BOSTON - With some 18 hours to digest his team's Game 2 loss to the Tampa Bay Lightning, Bruce Cassidy spoke with reporters via a conference call late Tuesday afternoon and touched on a number of topics, including where the Bruins can most improve as the second-round series shifts to Boston, tied 1-1.
Here's a rundown of some highlights from Cassidy's chat with the media:
Starting fast: Cassidy has not been pleased with the Bruins' starts over the series' first two games. Boston has relied heavily on Tuukka Rask to keep them in both contests in the early going, a trend the B's bench boss would like to alter ahead of Wednesday night's Game 3.
"Just the fact that you're home, you tend to start better," said Cassidy. "I don't know why that is…it just is. Probably the crowd - everyone has a little more juice. We expect we'll have ours behind us, so hopefully we're up and running right from the puck drop.
"It crept into our team here a little bit later in the year where we had the ability to come back, so I don't think we had as much urgency at the start of the game. We have to make sure that that is not a habit. I thought [Game 2] was clearly a problem. We didn't have a shot, I don't think, for [the first 14] minutes. Not only that, we didn't have a whole lot of O-zone time.
"At the end of the day, it hasn't hurt us. We've been able to bounce back. We always talk about the positives, and that's something we will address again. But we do need to be mindful of how we're going to play the first five minutes."
Off the mark: Boston has also struggled mightily at the face-off dot in the series, winning just 45.9% of its draws. The Bruins, normally stout in the circle, are thus losing valuable possession time to a Tampa team that thrives with the puck on its sticks.
"If we have to do it with help from the wingers to start with the puck," said Cassidy, "I think that will then lead to the next adjustment where we've got to start establishing our forecheck more, which hopefully will lead to more O-zone time, which hopefully will lead to pucks towards the net and anxiety for them around the net. We just haven't had enough of that."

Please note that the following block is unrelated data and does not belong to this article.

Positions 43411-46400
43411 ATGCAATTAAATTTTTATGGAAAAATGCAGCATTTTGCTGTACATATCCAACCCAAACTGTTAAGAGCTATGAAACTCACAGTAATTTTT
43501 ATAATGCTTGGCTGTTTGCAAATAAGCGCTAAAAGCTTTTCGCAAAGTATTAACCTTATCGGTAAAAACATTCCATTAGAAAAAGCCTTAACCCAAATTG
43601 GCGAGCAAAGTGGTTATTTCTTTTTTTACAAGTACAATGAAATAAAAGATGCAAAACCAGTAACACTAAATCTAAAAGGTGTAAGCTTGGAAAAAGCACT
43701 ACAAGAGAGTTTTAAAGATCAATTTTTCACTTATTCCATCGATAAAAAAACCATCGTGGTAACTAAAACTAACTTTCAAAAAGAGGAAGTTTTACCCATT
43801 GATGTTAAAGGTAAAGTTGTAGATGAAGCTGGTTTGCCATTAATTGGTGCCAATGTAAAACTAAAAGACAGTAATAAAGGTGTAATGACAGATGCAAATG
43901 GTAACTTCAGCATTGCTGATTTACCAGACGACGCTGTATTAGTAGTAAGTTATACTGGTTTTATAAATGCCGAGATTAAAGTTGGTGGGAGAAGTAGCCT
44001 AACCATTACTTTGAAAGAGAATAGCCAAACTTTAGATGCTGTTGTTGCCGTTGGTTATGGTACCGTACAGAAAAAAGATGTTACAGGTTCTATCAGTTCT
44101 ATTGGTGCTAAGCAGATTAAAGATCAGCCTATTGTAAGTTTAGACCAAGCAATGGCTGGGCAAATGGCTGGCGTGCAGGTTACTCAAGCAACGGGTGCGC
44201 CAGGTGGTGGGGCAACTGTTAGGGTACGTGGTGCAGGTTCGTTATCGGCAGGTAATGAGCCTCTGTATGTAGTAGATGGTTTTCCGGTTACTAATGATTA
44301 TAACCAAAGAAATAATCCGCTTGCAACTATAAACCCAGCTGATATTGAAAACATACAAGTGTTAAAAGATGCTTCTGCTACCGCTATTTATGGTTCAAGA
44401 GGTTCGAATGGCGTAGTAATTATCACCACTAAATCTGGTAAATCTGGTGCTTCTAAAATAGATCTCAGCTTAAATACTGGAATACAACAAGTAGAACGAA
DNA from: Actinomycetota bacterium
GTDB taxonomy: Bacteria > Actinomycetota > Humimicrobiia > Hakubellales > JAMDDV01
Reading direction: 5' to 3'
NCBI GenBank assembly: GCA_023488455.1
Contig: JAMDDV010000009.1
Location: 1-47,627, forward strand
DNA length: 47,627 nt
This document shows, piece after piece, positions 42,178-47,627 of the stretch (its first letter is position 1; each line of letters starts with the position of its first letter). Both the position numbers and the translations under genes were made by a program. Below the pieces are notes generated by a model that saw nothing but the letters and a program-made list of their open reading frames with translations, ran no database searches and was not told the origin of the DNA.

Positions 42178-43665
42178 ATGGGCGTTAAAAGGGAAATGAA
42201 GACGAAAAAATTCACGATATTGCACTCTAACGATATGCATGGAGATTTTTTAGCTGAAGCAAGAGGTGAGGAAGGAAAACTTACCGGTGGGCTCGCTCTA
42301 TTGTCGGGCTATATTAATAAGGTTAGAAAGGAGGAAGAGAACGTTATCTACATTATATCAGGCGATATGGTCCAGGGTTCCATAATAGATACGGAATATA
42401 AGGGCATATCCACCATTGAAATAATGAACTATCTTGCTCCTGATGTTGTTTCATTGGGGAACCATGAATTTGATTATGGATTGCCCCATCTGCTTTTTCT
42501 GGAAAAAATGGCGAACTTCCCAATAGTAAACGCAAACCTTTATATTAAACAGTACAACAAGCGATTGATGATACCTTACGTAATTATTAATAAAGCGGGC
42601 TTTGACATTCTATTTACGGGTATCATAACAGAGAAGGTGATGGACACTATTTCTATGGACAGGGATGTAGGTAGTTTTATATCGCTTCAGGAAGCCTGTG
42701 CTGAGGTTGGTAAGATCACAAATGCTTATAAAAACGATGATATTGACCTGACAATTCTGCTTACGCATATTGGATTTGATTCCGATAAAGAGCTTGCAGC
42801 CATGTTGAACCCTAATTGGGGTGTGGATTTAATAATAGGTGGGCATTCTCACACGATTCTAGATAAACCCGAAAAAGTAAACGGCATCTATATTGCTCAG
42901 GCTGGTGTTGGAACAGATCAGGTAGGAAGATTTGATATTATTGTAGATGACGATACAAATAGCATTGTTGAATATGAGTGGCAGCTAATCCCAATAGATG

At the same time, the Bruins have also had to deal with the league's crackdown on face-off violations. Patrice Bergeron has been of particular focus for the linesman, having been tossed from the dot on over a dozen occasions through two games.
"I was told in the Toronto series that the issue early on in the series that was brought up by the opposition was they didn't feel the center icemen were stopping, coming to a stop before the puck was dropped," Cassidy said when asked if he has been given an explanation of the face-off violations.
"That is what the linesmen sort of were instructing both sides I presume. From there I haven't heard anything else. Obviously, we've got to do a better job whatever the case is, whether we're in or we're kicked out, to start winning our share of pucks. I think that has shown up probably in the shot total, shot attempts…hopefully we can get that squared away going forward tomorrow."